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Future Plastic: Biofilms Derived from Colostral Milk Proteins

    A partially unrolled roll of plastic wrap/cling film against a blue background.

    Written by: Katie Rodger, Ph.D. | Issue # 91 | 2019

    • Milk protein-based edible films can protect food from spoilage and provide an environmentally friendlier alternative to plastic.
    • Cow milk immunoglobulins (Igs) have been added to milk protein-based edible films to increase antimicrobial properties.
    • Igs increase the solubility, tensile strength, adhesiveness, and appearance of milk protein-based edible films.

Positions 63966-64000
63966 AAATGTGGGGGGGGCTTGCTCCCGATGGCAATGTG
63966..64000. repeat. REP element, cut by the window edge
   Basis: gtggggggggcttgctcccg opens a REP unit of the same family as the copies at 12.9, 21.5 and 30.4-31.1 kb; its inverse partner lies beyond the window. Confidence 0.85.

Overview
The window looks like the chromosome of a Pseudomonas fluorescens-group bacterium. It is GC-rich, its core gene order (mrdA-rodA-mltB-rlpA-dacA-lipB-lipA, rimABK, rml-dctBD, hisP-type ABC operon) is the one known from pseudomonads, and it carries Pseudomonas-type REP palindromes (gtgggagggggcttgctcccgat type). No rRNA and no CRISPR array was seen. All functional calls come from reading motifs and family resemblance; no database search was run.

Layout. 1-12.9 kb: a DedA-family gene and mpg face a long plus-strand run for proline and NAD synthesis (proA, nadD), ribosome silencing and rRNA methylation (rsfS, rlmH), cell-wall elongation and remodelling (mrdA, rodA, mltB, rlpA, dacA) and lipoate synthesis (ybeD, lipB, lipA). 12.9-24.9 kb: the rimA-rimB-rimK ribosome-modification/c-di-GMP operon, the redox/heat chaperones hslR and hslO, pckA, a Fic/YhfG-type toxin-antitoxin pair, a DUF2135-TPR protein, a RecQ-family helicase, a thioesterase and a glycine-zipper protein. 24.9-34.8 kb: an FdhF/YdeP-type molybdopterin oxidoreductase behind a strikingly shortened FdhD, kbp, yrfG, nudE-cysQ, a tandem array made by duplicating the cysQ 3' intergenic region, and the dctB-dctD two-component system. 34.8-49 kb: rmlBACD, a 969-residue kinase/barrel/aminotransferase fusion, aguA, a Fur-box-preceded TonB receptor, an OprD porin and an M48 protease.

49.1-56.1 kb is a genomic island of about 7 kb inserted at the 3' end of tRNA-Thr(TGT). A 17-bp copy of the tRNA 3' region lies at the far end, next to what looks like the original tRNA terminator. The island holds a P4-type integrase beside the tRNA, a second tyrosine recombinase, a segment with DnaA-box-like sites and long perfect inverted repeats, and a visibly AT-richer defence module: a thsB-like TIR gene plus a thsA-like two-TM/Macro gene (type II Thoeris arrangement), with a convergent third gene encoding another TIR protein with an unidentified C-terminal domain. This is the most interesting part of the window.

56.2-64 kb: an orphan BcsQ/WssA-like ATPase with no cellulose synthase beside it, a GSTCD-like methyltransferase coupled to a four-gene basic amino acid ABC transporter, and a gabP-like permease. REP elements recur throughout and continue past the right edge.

We all know that plastics are bad for the environment, and there is ongoing research indicating they are harmful to humans as well. When microplastics—less than 5 mm in length—get into oceans and tributaries, they end up in the fish and plants that we may consume. But plastic is an integral part of our lives. Computers, cars, and many household appliances are, or include components made of, plastic. Medical equipment like syringes, gloves, and the little plastic filters that go over thermometers for each new patient are one-time use items that help ensure good hygiene. And, of course, much of the food we buy is wrapped in plastic for both convenience as well as protection from contamination. In fact, it’s hard to imagine giving up the assurances that plastic can provide us when it comes to keeping our food safe. But advances in the development of milk protein-based edible films may soon make those wrappers not only less wasteful but even beneficial to our health, thus letting us have our cake and safely eating it, too.